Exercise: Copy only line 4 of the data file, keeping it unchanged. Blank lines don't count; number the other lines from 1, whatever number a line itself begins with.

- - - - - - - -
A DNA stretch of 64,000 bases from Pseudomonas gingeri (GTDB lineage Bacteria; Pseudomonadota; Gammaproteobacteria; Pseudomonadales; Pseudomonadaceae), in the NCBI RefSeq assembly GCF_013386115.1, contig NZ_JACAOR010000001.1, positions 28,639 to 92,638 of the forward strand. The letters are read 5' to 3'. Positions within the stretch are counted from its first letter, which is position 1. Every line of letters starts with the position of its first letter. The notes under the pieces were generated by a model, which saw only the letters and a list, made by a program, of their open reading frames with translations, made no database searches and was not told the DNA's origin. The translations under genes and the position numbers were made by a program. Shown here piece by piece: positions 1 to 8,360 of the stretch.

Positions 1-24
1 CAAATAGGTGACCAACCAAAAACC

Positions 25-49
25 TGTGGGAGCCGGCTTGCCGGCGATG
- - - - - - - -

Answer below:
Positions 25-49